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  1. Respect. someone really dare to check their PM's personal bank account! http://www.wsj.com/articles/SB10130211234592774869404581083700187014570 Prime Minister Najib’s bank accounts are scrutinized in probe of investment fund 1MDB. By Tom Wright And Simon Clark July 2, 2015 4:42 p.m. ET KUALA LUMPUR, Malaysia—Malaysian investigators scrutinizing a controversial government investment fund have traced nearly $700 million of deposits into what investigators believe are the personal bank accounts of Malaysia’s prime minister, Najib Razak, according to documents from a government probe. The investigation documents mark the first time Mr. Najib has been directly connected to the probes into state investment fund 1Malaysia Development Bhd., or 1MDB. Mr. Najib, who founded 1MDB and heads its board of advisors, has been under growing political pressure over the fund, which amassed $11 billion in debt it is struggling to repay. The government probe documents what investigators believe to be the movement of cash among government agencies, banks and companies linked to 1MDB before it ended up in Mr. Najib’s personal accounts. Documents reviewed by The Wall Street Journal include bank transfer forms and flow charts put together by government investigators that reflect their understanding of the path of the cash. The original source of the money is unclear and the government investigation doesn’t detail what happened to the money that went into Mr. Najib’s personal accounts. Advertisement “The prime minister has not taken any funds for personal use,” said a Malaysian government spokesman. “The prime minister’s political opponents, unwilling to accept his record or the facts, continue to try to undermine him with baseless smears and rumours for pure political gain.” Mr. Najib has previously denied wrongdoing in relation to 1MDB and has urged critics to wait for the conclusion of four official investigations that are ongoing into 1MDB’s activities. Investigators have identified five separate deposits into Mr. Najib’s accounts that came from two sources, according to the documents viewed by the Journal. By far the largest transactions were two deposits of $620 million and $61 million in March 2013, during a heated election campaign in Malaysia, the documents show. The cash came from a company registered in the British Virgin Islands via a Swiss bank owned by an Abu Dhabi state fund. The fund, International Petroleum Investment Co., or IPIC, has guaranteed billions of dollars of 1MDB’s bonds and in May injected $1 billion in capital into the fund to help meet looming debt repayments. A spokeswoman for IPIC couldn’t be reached for comment. The British Virgin Islands company, Tanore Finance Corp., couldn’t be reached. ENLARGE Another set of transfers, totaling 42 million ringgit ($11.1 million), originated within the Malaysian government, according to the investigation. Investigators believe the money came from an entity known as SRC International Sdn. Bhd., an energy company that originally was controlled by 1MDB but was transferred to the Finance Ministry in 2012. Mr. Najib is also the finance minister. The money moved through another company owned by SRC International and then to a company that works exclusively for 1MDB, and finally to Mr. Najib’s personal accounts in three separate deposits, the government documents show. Nik Faisal Ariff Kamil, a director of SRC International, declined to comment. Mr. Kamil had power of attorney over Mr. Najib’s accounts, according to documents that were part of the government investigation. A 1MDB spokesman said, referring to the transfers into Mr. Najib’s account: “1MDB is not aware of any such transactions, nor has it seen any documents to this effect.” The spokesman cautioned that doctored documents have been used in the past to discredit 1MDB and the government. For months, concerns about 1MDB’s debt and lack of transparency have dominated political discussion in Malaysia, a close ally of the U.S. and a counterweight to China in Southeast Asia. When he founded 1MDB in 2009, Mr. Najib promised it would kick-start new industries and turn Kuala Lumpur into a global financial center. Instead, the fund bought power plants overseas and invested in energy joint ventures that failed to get off the ground. The fund this year has rescheduled debt payments. The Journal last month detailed how 1MDB had been used to indirectly help Mr. Najib’s election campaign in 2013. The fund appeared to overpay for a power plant from a Malaysian company. The company then donated money to a Najib-linked charity that made donations, including to local schools, which Mr. Najib was able to tout as he campaigned. “We only acquire assets when we are convinced that they represent long-term value, and to suggest that any of our acquisitions were driven by political considerations is simply false,” 1MDB said last month. The four probes into 1MDB are being conducted by the nation’s central bank, a parliamentary committee, the auditor general and police. A spokeswoman for Bank Negara Malaysia, the central bank, declined to comment. Malaysia’s police chief and a member of the parliamentary committee also had no comment. The auditor general said this week it had completed an interim report on 1MDB’s accounts and would hand it to the parliament on July 9. The prime minister is facing increasing pressure over 1MDB. The country’s longest-serving prime minister, Mahathir Mohamad, who left office in 2003, publicly has urged Mr. Najib to resign. This week, Malaysia’s home minister threatened to withdraw publishing licenses from a local media group, citing what he said were inaccurate reports on 1MDB. The $11.1 million of transfers to Mr. Najib’s bank account occurred at the end of 2014 and the beginning of 2015, according to the government investigation. Among the companies that investigators say it passed through was Ihsan Perdana Sdn. Bhd., which provides corporate social responsibility programs for 1MDB’s charitable foundation, according to company registration documents. Attempts to reach the managing director of Ihsan Perdana weren’t successful. Documents tied to the transfer said its purpose was for “CSR,” or corporate social responsibility, programs. The Wall Street Journal examination of the use of funds tied to 1MDB for Mr. Najib’s election campaign showed that the money was slated to be used for corporate social responsibility programs as well. The government probe documents detail how investigators believe SRC International transferred 40 million ringgit on Dec. 24 last year to a wholly owned subsidiary. This company on the same day wired the money to Ihsan Perdana, according to the documents. Two days after receiving the money, Ihsan Perdana wired 27 million ringgit and five million ringgit in two separate transfers to two different bank accounts owned by Mr. Najib, the government documents show. In February, 10 million ringgit entered the prime minister’s account, also from SRC International via Ihsan Perdana, the documents show. The remittance documents don’t name Mr. Najib as the beneficiary but detail account numbers at a branch of AmIslamic Bank Bhd. in Kuala Lumpur. Two flow charts from the government investigation name the owner of these accounts as “Dato’ Sri Mohd Najib Bin Hj Abd Razak,” the prime minister’s official name. A spokesman for AmIslamic Bank declined to comment. In another transaction, Tanore Finance, the British Virgin Islands-based company, transferred $681 million in two tranches to a different account at another Kuala Lumpur branch of AmIslamic Bank. The government probe said the account was owned by Mr. Najib, according to the documents. The transfers came from an account held by Tanore Finance at a Singapore branch of Falcon Private Bank, a Swiss bank which is owned by IPIC, the Abu Dhabi fund, according to the documents. A spokesman for Falcon Private Bank declined to comment. The $681 million was transferred to Mr. Najib’s accounts on March 21 and March 25, 2013, the government documents show. Write to Tom Wright at tom.wright@wsj.com and Simon Clark at simon.clark@wsj.com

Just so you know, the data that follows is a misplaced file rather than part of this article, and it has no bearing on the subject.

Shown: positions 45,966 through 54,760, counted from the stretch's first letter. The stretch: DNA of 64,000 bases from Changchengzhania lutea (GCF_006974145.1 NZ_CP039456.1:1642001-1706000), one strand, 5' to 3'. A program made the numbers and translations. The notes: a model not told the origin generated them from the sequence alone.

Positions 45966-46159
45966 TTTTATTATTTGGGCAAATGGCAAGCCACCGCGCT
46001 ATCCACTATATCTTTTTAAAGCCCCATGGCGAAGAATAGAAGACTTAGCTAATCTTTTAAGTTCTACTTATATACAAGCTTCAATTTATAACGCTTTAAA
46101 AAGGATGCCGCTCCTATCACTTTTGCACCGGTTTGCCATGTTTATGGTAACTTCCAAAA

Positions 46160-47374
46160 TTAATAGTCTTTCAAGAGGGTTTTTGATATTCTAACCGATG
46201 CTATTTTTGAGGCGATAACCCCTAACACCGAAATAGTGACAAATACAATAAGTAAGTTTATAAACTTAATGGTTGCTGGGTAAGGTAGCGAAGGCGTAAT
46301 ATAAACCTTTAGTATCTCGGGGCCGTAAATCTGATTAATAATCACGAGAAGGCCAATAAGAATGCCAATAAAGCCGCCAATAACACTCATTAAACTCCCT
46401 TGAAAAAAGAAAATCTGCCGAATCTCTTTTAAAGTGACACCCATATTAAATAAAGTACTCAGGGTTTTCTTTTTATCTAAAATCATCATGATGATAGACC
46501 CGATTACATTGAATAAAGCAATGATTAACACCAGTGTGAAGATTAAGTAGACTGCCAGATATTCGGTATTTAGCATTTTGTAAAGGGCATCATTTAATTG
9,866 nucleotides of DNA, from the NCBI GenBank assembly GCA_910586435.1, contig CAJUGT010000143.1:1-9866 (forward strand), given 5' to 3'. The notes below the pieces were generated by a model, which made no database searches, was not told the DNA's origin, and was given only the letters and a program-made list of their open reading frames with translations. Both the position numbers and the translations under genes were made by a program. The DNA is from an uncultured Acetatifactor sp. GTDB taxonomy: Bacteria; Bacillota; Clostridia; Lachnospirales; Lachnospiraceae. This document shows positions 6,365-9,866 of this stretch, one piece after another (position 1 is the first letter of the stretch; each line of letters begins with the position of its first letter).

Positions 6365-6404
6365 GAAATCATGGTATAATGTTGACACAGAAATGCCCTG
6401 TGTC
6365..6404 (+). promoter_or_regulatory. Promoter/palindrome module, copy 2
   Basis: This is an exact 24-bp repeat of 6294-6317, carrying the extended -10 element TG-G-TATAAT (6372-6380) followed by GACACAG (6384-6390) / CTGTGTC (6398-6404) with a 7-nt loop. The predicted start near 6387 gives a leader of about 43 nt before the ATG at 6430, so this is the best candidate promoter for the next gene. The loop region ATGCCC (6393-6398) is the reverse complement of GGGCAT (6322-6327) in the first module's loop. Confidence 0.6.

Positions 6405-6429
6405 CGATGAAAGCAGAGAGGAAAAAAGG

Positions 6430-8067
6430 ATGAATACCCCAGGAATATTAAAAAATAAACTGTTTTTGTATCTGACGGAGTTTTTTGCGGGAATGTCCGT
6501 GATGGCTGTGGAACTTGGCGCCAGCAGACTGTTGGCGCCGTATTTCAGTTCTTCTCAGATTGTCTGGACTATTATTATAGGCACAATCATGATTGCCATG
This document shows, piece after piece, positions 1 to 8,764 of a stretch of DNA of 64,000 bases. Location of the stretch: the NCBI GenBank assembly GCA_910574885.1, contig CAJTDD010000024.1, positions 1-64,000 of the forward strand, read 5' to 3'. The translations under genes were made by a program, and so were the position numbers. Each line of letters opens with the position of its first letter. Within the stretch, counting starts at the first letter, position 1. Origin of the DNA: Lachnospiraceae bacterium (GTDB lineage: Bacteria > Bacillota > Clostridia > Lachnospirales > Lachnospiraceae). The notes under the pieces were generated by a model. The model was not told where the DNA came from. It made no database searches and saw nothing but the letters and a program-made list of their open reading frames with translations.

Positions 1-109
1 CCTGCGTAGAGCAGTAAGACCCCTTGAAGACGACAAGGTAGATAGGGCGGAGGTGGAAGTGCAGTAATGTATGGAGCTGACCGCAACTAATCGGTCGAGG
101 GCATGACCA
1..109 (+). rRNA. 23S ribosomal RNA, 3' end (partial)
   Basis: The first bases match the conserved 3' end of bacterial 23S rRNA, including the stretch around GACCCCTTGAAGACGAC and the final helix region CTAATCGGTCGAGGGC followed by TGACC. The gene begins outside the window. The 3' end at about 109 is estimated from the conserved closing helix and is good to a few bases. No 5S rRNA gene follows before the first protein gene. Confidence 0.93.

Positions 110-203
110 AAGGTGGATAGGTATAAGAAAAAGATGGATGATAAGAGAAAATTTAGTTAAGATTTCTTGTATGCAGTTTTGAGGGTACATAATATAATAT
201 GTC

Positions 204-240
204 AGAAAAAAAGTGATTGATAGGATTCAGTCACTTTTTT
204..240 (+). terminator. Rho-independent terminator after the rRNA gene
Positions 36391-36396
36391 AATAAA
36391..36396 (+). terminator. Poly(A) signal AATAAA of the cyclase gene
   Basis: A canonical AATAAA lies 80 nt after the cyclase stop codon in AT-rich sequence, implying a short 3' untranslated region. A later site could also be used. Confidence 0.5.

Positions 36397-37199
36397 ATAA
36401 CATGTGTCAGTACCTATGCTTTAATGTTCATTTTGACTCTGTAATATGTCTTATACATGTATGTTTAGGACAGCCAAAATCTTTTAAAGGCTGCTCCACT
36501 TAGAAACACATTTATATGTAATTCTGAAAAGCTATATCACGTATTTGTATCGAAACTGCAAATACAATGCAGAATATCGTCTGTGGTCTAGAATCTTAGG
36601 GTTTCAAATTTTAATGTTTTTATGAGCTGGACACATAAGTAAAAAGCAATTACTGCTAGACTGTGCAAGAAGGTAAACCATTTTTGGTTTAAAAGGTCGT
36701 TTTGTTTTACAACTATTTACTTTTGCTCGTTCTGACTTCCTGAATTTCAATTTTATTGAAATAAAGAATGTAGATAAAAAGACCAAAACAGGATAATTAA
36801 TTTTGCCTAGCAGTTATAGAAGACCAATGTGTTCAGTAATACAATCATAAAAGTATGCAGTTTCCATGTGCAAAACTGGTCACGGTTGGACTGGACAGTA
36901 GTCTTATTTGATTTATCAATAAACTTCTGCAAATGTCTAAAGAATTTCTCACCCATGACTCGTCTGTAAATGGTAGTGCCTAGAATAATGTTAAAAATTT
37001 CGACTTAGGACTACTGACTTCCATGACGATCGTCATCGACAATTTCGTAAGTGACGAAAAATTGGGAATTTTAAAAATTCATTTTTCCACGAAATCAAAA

2. wow.. A public statement by Lee Wei Ling and Lee Hsien Yang: We have no confidence in PM Lee Hsien Loong and are worried about Singapore's future. https://www.facebook.com/weiling.lee.980?hc_ref=NEWSFEED https://drive.google.com/file/d/0ByodqaSLlpPIWHdRdFE2QlZYbzg/view